You've gotten engaged and even set a wedding date - that's a huge achievement, but now the real work of "getting married" begins.
"Oh," you say with a wry smile, "We're hiring a wedding planner to tackle it all."
Okay, that's a great idea, but there are a lot of things most of us don't know about the entire wedding planning process, and one of the biggest is that (even with a pro wedding planner) it is never "hands off" or "effortless".
So, whether you are going the professional wedding planner route, planning your wedding with some professional support, or making it an entirely DIY affair, there is one thing you must know before it all begins. And that is the point we just made above:
Wedding planning is a time consuming and challenging task regardless of how it is done.
Of course, as with so many other things in life, if you accept and expect challenges, it makes them much easier to tackle when they appear. That is why I'd like to offer you the following list of "things no one tells you about wedding planning".
Some of them are going to be a surprise and some might seem not all that shocking, but still extremely valuable. Let's start with a sort of reiteration or expansion of our main point:
1. Even if you say your wedding is going to be laid back, casual, informal or any other word of that ilk, it will be just as much work and planning as a full-blown and more formal affair.
Why? Let's consider that briefly. The large-scale formal wedding has a wedding space, flowers, food, music, décor, drinks, transportation, clothing, and events associated with the wedding such as a rehearsal dinner or a departure breakfast.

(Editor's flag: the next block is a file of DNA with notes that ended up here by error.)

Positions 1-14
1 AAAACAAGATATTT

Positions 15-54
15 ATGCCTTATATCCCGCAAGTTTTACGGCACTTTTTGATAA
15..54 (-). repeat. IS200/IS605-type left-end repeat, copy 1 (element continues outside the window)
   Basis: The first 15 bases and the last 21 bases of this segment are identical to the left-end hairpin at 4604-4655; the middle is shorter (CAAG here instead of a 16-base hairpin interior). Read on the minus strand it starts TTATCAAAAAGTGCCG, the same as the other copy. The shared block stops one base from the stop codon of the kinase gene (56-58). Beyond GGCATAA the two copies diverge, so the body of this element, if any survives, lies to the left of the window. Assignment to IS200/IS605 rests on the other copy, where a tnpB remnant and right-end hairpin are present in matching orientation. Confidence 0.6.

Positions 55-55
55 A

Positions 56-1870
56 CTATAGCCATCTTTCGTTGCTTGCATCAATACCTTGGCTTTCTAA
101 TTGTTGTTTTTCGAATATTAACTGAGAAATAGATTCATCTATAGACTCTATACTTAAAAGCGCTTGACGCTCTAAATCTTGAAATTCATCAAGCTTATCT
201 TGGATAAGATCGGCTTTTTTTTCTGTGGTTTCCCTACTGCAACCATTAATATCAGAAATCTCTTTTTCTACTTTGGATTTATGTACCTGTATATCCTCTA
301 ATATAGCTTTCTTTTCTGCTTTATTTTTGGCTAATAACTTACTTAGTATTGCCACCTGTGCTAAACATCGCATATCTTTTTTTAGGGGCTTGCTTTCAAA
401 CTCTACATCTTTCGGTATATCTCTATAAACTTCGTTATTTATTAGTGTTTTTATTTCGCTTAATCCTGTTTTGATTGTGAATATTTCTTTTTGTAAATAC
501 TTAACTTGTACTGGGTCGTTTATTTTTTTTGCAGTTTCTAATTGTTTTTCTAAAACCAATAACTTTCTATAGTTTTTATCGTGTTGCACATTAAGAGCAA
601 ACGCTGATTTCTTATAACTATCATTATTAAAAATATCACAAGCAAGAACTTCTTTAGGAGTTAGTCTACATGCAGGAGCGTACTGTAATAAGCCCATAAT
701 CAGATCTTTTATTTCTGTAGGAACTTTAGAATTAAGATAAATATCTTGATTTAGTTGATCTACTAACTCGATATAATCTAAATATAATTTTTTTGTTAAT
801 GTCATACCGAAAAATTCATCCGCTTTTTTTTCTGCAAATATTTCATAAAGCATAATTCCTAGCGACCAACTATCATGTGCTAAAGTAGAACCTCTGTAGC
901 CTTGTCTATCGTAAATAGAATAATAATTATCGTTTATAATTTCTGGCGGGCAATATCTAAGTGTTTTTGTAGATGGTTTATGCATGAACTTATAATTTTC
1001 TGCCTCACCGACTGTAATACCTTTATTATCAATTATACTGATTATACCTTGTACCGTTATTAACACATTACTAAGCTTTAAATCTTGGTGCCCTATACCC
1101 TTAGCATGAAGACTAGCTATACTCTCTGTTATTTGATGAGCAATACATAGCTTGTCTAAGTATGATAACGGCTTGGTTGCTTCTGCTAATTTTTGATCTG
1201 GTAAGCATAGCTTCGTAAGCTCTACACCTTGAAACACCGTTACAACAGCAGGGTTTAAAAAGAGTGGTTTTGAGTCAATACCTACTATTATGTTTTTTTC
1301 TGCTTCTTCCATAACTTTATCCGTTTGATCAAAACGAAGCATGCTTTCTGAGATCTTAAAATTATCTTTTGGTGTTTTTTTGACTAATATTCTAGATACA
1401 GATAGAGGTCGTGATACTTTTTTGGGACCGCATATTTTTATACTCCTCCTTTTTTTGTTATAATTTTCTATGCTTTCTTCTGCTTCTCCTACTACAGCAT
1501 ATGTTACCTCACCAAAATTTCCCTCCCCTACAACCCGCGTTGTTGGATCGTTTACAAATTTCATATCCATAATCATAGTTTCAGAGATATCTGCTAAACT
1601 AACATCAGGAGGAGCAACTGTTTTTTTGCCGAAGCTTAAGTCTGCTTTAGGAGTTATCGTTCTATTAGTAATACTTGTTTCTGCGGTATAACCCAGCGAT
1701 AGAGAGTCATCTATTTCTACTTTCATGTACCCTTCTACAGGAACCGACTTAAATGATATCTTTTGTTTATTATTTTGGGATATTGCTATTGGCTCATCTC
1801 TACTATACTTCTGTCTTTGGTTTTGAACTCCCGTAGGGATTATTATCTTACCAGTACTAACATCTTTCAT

Guess what? So will that casual wedding. You'll still have to find and book the space, choose the menu and see it arranged, figure out music, do some decorating, plan on your bar or drinks, arrange transportation for yourself and guests, buy the wedding clothes and do the same side events!!
Lesson: Don't be blindsided by the reality that simple or fancy, all weddings take the same work and decision-making processes.
2. Expect unexpected expenses - With our without the professional planner, almost all weddings have at least one unanticipated expense enter the scene. It could be that you now require a tent or the photo booth you want so badly is now much more than you originally figured.
Lesson: Even before you get started, do a budget that is equipped with the famous "wiggle room". Most experts say to tack on an extra five to ten percent so you don't freak out when that expense suddenly appears.
3. While we're on unexpected expenses …Did you remember that you will need to budget for "gifts" to give out to your wedding party, certain family members (grandparents, etc.) and even your planner?
Lesson: Those getting married are often not the only ones who are expected to be on the receiving end of gifts! Budget accordingly.
4. Be careful about vocabulary. What does that mean? As the most common example, let's say you hire a wedding planner (or if it is a DIY event, you are speaking with vendors).
You use the words "classic" and "traditional" to describe what you're looking for, and yet you keep receiving suggestions that are nothing like you had in mind.
Lesson: Be very expressive about your desires, and even better is if you start assembling visual examples of what you mean. Pinterest and simple search engine "images" results can help you explain and show what you want.